Latest revisions:
board 1 zones test 2.kicad_pcb (23.5 KB)

Again, many thanks to those that have been helpful!

For these initial boards, I can get away with it due to the nature of the layout and components used. For a larger and more complicated board with not much more than standard components, it would obviously make more sense to use “stock” footprints than create everything manually from scratch. But even in that scenario, situations will always arise when you want to customize something. That is why I feel it is important to understand a manual workflow as well as being able to use the standard automatic modes. I find it very odd how this seems to have been overlooked, and how otherwise apparently intelligent people are attempting to discourage this. Hopefully documenting how to implement a manual workflow here will be something that others can learn from and benefit from in the future.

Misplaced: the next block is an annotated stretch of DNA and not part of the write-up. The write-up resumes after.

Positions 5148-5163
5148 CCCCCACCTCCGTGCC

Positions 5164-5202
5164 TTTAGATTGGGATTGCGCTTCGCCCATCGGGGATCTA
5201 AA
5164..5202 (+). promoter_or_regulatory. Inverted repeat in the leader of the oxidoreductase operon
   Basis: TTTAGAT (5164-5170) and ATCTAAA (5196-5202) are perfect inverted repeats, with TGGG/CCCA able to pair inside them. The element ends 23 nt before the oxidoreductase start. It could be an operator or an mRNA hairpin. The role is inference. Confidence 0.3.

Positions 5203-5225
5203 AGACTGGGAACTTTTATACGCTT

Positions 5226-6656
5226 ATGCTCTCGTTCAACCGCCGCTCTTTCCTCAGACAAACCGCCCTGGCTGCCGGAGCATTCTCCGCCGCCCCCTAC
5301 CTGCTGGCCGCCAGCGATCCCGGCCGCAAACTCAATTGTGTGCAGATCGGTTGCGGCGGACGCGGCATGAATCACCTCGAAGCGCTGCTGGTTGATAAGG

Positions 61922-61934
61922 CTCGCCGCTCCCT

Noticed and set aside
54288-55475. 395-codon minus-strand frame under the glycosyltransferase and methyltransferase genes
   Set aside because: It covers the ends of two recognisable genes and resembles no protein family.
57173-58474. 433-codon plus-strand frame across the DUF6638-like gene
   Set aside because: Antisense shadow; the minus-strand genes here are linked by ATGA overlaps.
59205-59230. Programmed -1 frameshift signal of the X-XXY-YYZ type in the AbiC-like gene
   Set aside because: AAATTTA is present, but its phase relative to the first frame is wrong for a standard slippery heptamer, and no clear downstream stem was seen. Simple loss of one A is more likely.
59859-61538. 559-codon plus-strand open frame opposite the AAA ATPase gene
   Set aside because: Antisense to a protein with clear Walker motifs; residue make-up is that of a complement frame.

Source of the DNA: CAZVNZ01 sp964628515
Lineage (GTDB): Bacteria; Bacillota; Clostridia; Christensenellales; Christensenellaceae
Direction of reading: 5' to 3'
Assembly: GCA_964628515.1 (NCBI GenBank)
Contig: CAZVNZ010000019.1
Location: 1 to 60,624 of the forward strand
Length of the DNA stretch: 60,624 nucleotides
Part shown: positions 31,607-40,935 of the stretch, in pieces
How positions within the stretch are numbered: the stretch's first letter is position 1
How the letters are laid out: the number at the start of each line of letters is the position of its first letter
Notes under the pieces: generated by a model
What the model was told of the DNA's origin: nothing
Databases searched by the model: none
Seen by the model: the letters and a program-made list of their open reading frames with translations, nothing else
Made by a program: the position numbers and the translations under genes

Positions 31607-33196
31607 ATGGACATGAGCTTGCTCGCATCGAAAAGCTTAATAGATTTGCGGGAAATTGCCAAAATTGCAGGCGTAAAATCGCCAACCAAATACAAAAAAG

I’m sorry GoldenAge, but I think you are missing the whole point of Kicad.
It exists to help people design functioning PC boards to their specifications, hopefully, without too many unnecessary traumas, dramas and heartaches.

It is a manual method with a manual workflow. About the only thing “automatic” is the generation of manufacturing files after the board is completed.

Using the Kicad suggested workflow minimises unnecessary traumas, dramas and heartaches. eg. spending countless hours trying to convert files.

Sometimes “stock” footprints will work and maybe save a little time and effort, otherwise, “manually from scratch” or “manually modify stock footprint to suit” will be needed.

Kicad has a whole programme dedicated to manually making or customising footprints to suit ones needs.
Kicad also allows just about anything else you wish to stick on a board to be customised or modified.

It hasn’t been overlooked. This is what the programme is all about!
Understanding a manual workflow has not been overlooked. This is what the programme is all about!